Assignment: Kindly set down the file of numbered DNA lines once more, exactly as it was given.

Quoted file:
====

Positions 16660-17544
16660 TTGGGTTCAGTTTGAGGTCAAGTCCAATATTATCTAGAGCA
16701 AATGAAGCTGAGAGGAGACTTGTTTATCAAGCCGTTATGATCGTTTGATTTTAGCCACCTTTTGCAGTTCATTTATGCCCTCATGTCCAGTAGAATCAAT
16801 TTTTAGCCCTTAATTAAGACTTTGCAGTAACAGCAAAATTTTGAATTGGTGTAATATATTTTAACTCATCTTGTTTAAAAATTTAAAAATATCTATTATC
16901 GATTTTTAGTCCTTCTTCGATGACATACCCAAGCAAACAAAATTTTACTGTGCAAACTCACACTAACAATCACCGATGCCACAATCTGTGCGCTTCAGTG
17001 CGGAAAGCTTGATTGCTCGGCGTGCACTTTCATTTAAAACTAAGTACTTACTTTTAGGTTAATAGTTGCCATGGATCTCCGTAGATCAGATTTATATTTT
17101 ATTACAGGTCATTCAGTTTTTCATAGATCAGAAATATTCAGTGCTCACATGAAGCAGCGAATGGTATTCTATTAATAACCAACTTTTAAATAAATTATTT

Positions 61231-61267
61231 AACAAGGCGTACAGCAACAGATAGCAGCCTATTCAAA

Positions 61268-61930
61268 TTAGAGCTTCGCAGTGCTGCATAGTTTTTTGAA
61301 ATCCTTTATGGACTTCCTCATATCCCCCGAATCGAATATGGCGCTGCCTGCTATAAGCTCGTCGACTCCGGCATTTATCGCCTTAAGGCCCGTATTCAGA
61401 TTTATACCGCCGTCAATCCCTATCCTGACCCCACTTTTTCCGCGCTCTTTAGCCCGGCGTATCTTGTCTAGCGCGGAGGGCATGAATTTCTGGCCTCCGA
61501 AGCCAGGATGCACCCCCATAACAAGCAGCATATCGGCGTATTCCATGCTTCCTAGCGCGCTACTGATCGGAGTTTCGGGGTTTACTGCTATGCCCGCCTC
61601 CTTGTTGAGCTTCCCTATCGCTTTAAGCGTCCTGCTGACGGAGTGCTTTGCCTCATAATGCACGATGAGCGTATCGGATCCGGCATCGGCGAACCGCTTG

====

Positions 16660-17544
16660 TTGGGTTCAGTTTGAGGTCAAGTCCAATATTATCTAGAGCA
16701 AATGAAGCTGAGAGGAGACTTGTTTATCAAGCCGTTATGATCGTTTGATTTTAGCCACCTTTTGCAGTTCATTTATGCCCTCATGTCCAGTAGAATCAAT
16801 TTTTAGCCCTTAATTAAGACTTTGCAGTAACAGCAAAATTTTGAATTGGTGTAATATATTTTAACTCATCTTGTTTAAAAATTTAAAAATATCTATTATC
16901 GATTTTTAGTCCTTCTTCGATGACATACCCAAGCAAACAAAATTTTACTGTGCAAACTCACACTAACAATCACCGATGCCACAATCTGTGCGCTTCAGTG
17001 CGGAAAGCTTGATTGCTCGGCGTGCACTTTCATTTAAAACTAAGTACTTACTTTTAGGTTAATAGTTGCCATGGATCTCCGTAGATCAGATTTATATTTT
17101 ATTACAGGTCATTCAGTTTTTCATAGATCAGAAATATTCAGTGCTCACATGAAGCAGCGAATGGTATTCTATTAATAACCAACTTTTAAATAAATTATTT

Positions 61231-61267
61231 AACAAGGCGTACAGCAACAGATAGCAGCCTATTCAAA

Positions 61268-61930
61268 TTAGAGCTTCGCAGTGCTGCATAGTTTTTTGAA
61301 ATCCTTTATGGACTTCCTCATATCCCCCGAATCGAATATGGCGCTGCCTGCTATAAGCTCGTCGACTCCGGCATTTATCGCCTTAAGGCCCGTATTCAGA
61401 TTTATACCGCCGTCAATCCCTATCCTGACCCCACTTTTTCCGCGCTCTTTAGCCCGGCGTATCTTGTCTAGCGCGGAGGGCATGAATTTCTGGCCTCCGA
61501 AGCCAGGATGCACCCCCATAACAAGCAGCATATCGGCGTATTCCATGCTTCCTAGCGCGCTACTGATCGGAGTTTCGGGGTTTACTGCTATGCCCGCCTC
61601 CTTGTTGAGCTTCCCTATCGCTTTAAGCGTCCTGCTGACGGAGTGCTTTGCCTCATAATGCACGATGAGCGTATCGGATCCGGCATCGGCGAACCGCTTG